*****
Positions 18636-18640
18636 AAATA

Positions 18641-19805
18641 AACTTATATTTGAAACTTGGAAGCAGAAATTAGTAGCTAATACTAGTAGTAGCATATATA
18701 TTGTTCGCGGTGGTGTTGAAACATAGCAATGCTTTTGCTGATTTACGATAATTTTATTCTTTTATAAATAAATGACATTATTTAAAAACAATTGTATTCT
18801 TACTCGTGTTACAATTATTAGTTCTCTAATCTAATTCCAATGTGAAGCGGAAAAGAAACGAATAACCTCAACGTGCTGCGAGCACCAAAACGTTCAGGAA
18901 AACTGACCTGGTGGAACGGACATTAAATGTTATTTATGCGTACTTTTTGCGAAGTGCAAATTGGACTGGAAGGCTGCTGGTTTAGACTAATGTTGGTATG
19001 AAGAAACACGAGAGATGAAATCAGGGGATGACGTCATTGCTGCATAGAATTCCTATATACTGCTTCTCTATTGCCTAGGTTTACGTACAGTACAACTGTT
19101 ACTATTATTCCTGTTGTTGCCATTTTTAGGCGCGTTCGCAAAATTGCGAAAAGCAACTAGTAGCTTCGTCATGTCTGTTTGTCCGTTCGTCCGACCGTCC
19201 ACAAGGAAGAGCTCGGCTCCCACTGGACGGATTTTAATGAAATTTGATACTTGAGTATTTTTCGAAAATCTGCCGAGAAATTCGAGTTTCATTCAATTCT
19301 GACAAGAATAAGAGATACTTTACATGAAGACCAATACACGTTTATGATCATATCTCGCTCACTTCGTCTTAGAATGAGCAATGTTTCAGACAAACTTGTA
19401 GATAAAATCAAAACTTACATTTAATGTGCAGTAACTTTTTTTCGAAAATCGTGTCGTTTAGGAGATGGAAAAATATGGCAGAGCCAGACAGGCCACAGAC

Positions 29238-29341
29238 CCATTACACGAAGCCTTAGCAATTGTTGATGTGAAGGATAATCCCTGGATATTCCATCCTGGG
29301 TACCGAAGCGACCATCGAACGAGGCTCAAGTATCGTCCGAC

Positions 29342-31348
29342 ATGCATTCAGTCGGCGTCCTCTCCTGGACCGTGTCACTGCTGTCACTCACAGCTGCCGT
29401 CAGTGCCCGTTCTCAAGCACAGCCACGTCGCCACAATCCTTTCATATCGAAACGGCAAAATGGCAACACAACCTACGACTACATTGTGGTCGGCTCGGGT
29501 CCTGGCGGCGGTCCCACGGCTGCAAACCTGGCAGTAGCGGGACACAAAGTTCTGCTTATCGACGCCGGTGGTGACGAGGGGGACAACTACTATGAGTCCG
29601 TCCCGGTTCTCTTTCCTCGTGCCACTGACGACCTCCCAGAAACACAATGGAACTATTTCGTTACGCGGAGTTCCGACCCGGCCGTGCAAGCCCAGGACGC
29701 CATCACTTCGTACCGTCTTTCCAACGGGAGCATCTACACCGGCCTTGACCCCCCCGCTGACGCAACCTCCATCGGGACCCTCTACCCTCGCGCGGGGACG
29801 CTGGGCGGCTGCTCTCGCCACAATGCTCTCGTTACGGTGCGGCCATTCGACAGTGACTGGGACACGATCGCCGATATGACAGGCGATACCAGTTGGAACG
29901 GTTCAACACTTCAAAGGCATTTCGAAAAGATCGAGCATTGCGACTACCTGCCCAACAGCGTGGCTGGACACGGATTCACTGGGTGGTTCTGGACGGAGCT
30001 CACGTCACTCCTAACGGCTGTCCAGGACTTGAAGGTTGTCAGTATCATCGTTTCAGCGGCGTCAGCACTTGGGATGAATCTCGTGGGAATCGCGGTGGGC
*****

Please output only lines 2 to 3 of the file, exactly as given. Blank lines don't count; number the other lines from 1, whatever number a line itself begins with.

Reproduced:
18636 AAATA

Positions 18641-19805